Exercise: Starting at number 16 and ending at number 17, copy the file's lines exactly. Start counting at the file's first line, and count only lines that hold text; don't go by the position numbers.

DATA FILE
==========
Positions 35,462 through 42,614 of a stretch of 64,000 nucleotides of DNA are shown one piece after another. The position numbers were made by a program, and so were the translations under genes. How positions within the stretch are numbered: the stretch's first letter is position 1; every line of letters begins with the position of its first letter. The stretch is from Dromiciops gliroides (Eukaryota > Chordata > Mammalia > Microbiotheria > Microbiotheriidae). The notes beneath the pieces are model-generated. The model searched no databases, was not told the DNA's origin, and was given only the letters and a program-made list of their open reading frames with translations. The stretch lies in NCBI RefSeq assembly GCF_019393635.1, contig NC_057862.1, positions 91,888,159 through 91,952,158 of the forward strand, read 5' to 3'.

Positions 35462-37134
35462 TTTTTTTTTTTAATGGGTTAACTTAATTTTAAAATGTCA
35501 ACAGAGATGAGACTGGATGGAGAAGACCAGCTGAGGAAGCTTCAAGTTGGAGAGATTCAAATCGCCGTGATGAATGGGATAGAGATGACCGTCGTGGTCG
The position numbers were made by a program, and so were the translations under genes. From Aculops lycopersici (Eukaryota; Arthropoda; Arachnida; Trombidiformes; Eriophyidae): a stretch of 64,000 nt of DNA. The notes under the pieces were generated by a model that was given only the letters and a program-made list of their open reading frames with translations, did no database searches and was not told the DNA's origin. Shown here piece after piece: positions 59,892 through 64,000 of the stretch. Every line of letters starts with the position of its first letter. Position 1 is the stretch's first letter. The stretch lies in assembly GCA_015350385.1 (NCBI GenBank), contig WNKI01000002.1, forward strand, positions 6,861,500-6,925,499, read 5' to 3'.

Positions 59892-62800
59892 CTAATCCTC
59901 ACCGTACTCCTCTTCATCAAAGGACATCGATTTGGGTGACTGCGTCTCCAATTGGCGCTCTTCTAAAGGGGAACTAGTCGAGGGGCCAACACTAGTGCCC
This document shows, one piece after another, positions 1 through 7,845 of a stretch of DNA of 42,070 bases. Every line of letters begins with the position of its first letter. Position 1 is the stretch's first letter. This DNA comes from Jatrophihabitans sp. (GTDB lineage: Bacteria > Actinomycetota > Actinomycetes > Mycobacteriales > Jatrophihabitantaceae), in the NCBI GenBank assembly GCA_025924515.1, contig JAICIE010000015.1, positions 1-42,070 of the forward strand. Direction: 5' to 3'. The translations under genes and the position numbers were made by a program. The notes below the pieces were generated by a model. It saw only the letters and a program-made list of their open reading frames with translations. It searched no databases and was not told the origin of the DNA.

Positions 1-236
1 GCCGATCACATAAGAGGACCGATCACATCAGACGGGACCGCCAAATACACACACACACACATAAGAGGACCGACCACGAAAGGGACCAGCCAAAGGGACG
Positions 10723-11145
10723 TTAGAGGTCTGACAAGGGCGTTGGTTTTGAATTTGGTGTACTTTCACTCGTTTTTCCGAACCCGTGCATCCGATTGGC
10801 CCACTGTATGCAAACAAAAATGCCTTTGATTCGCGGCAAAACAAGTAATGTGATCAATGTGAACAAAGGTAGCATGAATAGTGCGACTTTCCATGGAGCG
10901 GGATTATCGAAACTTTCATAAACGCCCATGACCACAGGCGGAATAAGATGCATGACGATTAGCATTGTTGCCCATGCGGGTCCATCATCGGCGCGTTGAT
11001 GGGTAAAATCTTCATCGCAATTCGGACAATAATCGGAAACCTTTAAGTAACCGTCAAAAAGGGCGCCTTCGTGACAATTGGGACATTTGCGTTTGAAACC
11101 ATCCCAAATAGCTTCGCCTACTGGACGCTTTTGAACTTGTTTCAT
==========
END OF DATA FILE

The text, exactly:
11001 GGGTAAAATCTTCATCGCAATTCGGACAATAATCGGAAACCTTTAAGTAACCGTCAAAAAGGGCGCCTTCGTGACAATTGGGACATTTGCGTTTGAAACC
11101 ATCCCAAATAGCTTCGCCTACTGGACGCTTTTGAACTTGTTTCAT